Manchester United Football Club stands accused by supporters and many commentators of facing financial problems which are damaging its business model and its on-field performance. Increasing evidence suggests they may be right

It is rarely easy to establish with confidence whether a corporate strategy has gone completely wrong. It is left to investors to weigh up the probabilities and back their hunch with their money. However black and white things seem, there are always shades of grey to be factored into the decision-making.

A paler shade of grey?

There has been little evidence of shades-of-grey thinking at Manchester United recently. In the last few weeks there have been plenty of disappointments on the field of play. These had been taken as yet more evidence of the failure of the business model followed by the American owners since its debt-financed takeover of the club.

The popularist movement from the club’s fan base has been reinforced by the financial interests of the so-called Red Knights. The fans have been pretty convinced from the outset that the new owners were bad news. The Red Knights, however much they claim to be working in the best interests of the club’s traditions, have the single-mindedness of any consortium seeking an acquisition The outsider may have to fall back on interpreting what might be called weak signals out to the market place, and applying the Duck test.

The Duck Test

The Duck Test serves as shorthand for basing a conclusion on accumulating, if circumstantial, evidence. “If it walks like a duck, squawks like a duck, flies like a duck …probability is – it is a duck”.

This week faced with serious injury crises in his squad, and lack of back-up strikers, Manager Sir Alex Ferguson defended the decision (‘non-decision’) to show interest in a world-class striker for next season on the grounds that prices are over-inflated.

Sir Alex is generally convincing, or at least plausible, in his public statements. This time it all just sounded too much like observing a duck walking, squawking and flying.

What’s the difference between Gordon Brown and Colin Montgomerie?

April 10, 2010

What’s the difference between Gordon Brown and Colin Montgomerie? Answer: Gordon Brown has less time left to work on his performance anxiety

The question struck me as the phony war ended, and start of the official election campaign was announced. Television clips showed a relaxed David Cameron, and a not quite so relaxed Gordon Brown. For some reason my thoughts wandered and paused on a comparison between the Prime Minister and his fellow Scot, Colin Montgmerie.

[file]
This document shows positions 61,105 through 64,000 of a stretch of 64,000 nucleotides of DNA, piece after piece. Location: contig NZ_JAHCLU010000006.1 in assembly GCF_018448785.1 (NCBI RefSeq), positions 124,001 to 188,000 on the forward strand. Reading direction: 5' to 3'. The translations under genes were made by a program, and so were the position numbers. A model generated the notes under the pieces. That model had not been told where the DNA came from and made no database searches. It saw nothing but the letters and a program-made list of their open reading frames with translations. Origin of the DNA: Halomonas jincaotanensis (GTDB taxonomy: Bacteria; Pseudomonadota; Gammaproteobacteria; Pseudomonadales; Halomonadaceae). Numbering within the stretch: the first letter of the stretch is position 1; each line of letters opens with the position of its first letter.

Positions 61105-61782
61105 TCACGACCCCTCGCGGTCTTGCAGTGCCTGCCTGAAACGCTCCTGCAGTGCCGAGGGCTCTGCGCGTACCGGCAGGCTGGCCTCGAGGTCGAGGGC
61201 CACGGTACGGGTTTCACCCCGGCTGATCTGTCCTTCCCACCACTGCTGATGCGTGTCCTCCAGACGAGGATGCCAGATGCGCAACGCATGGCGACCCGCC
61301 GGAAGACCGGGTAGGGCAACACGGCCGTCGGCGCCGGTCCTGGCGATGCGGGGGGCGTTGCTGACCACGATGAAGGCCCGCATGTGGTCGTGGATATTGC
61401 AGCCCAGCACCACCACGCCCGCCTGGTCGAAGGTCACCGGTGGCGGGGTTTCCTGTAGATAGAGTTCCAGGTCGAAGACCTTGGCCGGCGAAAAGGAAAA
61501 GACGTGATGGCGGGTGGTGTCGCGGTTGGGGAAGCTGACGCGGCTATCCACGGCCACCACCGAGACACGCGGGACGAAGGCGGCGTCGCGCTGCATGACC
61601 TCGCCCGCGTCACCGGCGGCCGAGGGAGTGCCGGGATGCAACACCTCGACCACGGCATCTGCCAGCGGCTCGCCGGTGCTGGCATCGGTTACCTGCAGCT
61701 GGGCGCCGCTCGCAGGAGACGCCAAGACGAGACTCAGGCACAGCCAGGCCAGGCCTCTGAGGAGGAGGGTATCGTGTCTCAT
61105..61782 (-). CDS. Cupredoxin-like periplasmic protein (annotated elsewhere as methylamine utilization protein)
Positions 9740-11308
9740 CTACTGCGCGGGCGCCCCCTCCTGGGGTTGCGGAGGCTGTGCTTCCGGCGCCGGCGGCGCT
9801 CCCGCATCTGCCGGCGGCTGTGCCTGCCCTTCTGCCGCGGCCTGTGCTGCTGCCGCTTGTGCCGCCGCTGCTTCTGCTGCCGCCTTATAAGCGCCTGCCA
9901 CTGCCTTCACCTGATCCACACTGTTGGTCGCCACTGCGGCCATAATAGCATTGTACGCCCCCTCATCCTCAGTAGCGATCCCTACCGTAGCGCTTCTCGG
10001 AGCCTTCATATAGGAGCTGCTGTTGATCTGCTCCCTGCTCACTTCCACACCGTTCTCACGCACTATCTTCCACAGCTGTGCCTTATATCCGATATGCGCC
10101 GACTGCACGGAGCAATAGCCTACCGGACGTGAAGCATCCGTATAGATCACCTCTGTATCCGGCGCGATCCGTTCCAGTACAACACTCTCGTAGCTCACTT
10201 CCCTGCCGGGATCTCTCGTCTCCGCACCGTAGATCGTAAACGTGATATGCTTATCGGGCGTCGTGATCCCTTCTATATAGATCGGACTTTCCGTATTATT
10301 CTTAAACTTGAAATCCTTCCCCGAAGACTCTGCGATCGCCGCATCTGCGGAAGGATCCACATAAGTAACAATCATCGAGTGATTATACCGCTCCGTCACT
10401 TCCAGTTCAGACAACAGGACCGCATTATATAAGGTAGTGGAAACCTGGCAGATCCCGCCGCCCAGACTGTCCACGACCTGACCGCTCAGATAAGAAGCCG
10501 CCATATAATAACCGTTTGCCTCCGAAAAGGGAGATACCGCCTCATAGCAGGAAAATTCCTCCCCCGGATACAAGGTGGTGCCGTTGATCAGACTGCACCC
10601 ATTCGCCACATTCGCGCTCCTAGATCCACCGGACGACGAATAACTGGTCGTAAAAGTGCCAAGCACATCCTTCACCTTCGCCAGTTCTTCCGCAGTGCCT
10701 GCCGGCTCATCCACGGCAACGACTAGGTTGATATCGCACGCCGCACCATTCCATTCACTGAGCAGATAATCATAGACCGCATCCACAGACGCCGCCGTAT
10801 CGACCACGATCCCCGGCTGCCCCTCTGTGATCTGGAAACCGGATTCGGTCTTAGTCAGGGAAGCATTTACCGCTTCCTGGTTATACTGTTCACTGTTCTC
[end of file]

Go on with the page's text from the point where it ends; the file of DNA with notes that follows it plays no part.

Colin, like Gordon, is not at his best when a microphone is nearby. This has become apparent since his appointment as Captain of the European Ryder Cup team. When asked even an innocuous question, his face distorts as evidence of some inner turmoil. Then there is rush of comment with only glimpses of the intelligence of the speaker. Over-rehearsed, rather than under-rehearsed.

Gordon’s performances can also appear over-rehearsed. He has been trained to smile at the cameras. Unfortunately, the smile is never totally convincing. I realize that there may be medical explanation due to his well-reported facial injuries sustained as a student. Unfortunately, the game of public presentation does not permit concessions on that count. Gordon on camera, like Colin, appears to suffer from performance anxiety.

And as any life-coach will have been telling both Gordon and Colin, they should approach interviews remembering their achievements. Each is a proven winner in his field. Ah yes, whispers Colin’s inner voice, you might be a multiple European Tour champion but you never won an Open championship. Ah yes, whisper’s Gordon’s inner voice, you might be Prime Minister, but you were never elected to the position.

At present the inner voices seem to be the more powerful. Can nothing be done to diminish these effects? There is plenty of advice available, and will be offered by various experts on political, sporting, or just everyday psychology. Much of it boils down to the Dale Carnegie School of building inner confidence, with a few flourishes about visualization.